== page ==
Thanks for your comment, Kelli! I would check with your district, but I think it would be okay if you printed out the notes. In case of an audit, you would likely need to have a hard copy of the notes in your students’ files.

  • Reply
    Becca
    March 28, 2016 at 5:22 am

    I love this! Thanks! I have tried using Google Forms for data in the past, but got bogged down with how complicated I was trying to make it.

    • Reply
      Marisha (Road to Speech)
      March 28, 2016 at 12:22 pm

      Aw thanks, Becca! I hope this is helpful. Feel free to let me know if you have any questions!

  • Reply
    NanB
    May 16, 2016 at 10:13 pm

    Hi there! Found your website through a Pinterest pin, and I’m very impressed with your Google Form. Can you please tell me how your got the pretty, colored headers on the Form? Thank you!

    • Reply
      Marisha (Road to Speech)
      May 17, 2016 at 3:45 am

      The colored headers don’t show up when you’re creating the form, but they will show up later. Click on the “Add header and description” option (on the right side, icon with two T’s). When you go to enter data, you’ll get the pretty headers! If you watch the video (apologize in advance for my sick voice!), what I did there is how I got the headers to show up.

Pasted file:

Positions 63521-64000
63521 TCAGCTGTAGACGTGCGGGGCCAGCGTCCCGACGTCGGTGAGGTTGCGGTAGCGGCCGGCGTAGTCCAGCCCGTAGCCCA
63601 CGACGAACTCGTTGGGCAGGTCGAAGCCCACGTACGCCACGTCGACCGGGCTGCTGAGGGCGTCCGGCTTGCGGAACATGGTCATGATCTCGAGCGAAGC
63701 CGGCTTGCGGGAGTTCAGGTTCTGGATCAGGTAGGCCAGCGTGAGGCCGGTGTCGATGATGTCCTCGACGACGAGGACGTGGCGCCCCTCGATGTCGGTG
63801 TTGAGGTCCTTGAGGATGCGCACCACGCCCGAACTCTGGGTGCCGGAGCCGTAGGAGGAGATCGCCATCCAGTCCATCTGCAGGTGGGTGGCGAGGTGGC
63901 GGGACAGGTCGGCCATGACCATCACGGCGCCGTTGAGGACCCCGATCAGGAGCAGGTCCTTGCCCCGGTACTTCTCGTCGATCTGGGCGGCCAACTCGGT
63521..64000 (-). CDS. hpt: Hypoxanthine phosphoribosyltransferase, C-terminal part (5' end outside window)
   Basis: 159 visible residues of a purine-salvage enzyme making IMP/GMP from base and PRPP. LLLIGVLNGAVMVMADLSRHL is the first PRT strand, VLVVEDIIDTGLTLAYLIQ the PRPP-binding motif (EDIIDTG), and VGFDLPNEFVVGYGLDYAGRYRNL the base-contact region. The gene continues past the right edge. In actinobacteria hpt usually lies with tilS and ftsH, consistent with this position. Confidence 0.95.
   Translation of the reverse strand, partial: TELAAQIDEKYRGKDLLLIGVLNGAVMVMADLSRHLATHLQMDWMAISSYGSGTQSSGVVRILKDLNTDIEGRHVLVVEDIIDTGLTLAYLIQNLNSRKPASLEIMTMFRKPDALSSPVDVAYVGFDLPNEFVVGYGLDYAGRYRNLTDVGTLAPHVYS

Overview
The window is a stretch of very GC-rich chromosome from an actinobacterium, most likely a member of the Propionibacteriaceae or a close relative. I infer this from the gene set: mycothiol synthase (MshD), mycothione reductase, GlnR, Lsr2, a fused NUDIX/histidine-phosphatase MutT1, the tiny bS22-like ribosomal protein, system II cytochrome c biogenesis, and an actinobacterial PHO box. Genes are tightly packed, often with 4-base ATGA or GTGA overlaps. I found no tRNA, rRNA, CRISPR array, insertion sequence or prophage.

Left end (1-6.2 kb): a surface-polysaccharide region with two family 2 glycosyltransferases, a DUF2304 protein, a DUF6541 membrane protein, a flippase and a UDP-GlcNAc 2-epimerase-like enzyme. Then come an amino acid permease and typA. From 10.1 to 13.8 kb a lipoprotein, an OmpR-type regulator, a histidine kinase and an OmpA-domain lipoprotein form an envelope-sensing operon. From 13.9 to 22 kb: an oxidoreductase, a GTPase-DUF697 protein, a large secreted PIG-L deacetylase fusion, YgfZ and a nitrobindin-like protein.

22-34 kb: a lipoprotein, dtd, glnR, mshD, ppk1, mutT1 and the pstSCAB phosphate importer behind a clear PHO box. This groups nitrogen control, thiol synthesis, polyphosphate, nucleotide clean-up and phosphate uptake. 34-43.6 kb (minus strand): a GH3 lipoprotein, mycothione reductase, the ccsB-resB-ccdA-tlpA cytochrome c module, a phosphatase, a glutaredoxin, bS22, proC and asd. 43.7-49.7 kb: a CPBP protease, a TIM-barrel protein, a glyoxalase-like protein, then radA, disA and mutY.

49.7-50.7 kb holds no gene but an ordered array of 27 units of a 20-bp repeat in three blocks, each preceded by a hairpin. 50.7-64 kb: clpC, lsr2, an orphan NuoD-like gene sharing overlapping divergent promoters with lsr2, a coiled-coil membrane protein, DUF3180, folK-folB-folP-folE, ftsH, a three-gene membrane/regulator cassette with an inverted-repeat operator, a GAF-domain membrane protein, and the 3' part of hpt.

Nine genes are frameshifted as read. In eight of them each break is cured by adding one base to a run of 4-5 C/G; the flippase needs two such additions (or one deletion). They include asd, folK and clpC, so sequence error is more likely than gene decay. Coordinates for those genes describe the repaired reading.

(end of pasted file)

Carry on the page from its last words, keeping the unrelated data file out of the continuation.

• Reply
      Marisha (Road to Speech)
      May 17, 2016 at 3:57 am

      P.S. Thank you for your feedback! You are too sweet!

  • Reply
    NanB
    May 17, 2016 at 4:57 am

    Thank you for returning my comment and answering my question! Even though this is my 15th year as a SLP, I am still learning to improve my data collection and appreciate the techie advise and tutorials from you who are much more tech savvy and willing to share! Bravo!

  • Reply
    Organize that Speech Room {Student Data} - Road to Speech
    July 9, 2016 at 11:55 pm

    […] {1} Google Drive I just wrote a detailed post about this (including a video tutorial). Check it out here. […]

  • Reply
    Jodie
    July 18, 2016 at 1:46 pm

    I tried Google forms a little bit last year, but did not have much success. I think it was mostly do to getting in and adding data before our session was done. I LOVE using QR codes to access a students Google form. My kiddos love using the scanner! I cant wait to retry this system again.

    Thank you for the wonderful ideas!

    • Reply
      Marisha (Road to Speech)
      July 18, 2016 at 2:41 pm

      My kids loved the QR codes too! So fun!

  • Reply
    Lisa
    August 19, 2016 at 8:40 am

    Great information here!! Thank you! Are you taking data while the students are with you? Do you still keep a folder of therapy materials in progress and for future sessions? I was just wondering how you do the planning for therapy part. Always trying new ways of doing things!

    • Reply
      Marisha (Road to Speech)
      August 19, 2016 at 10:53 am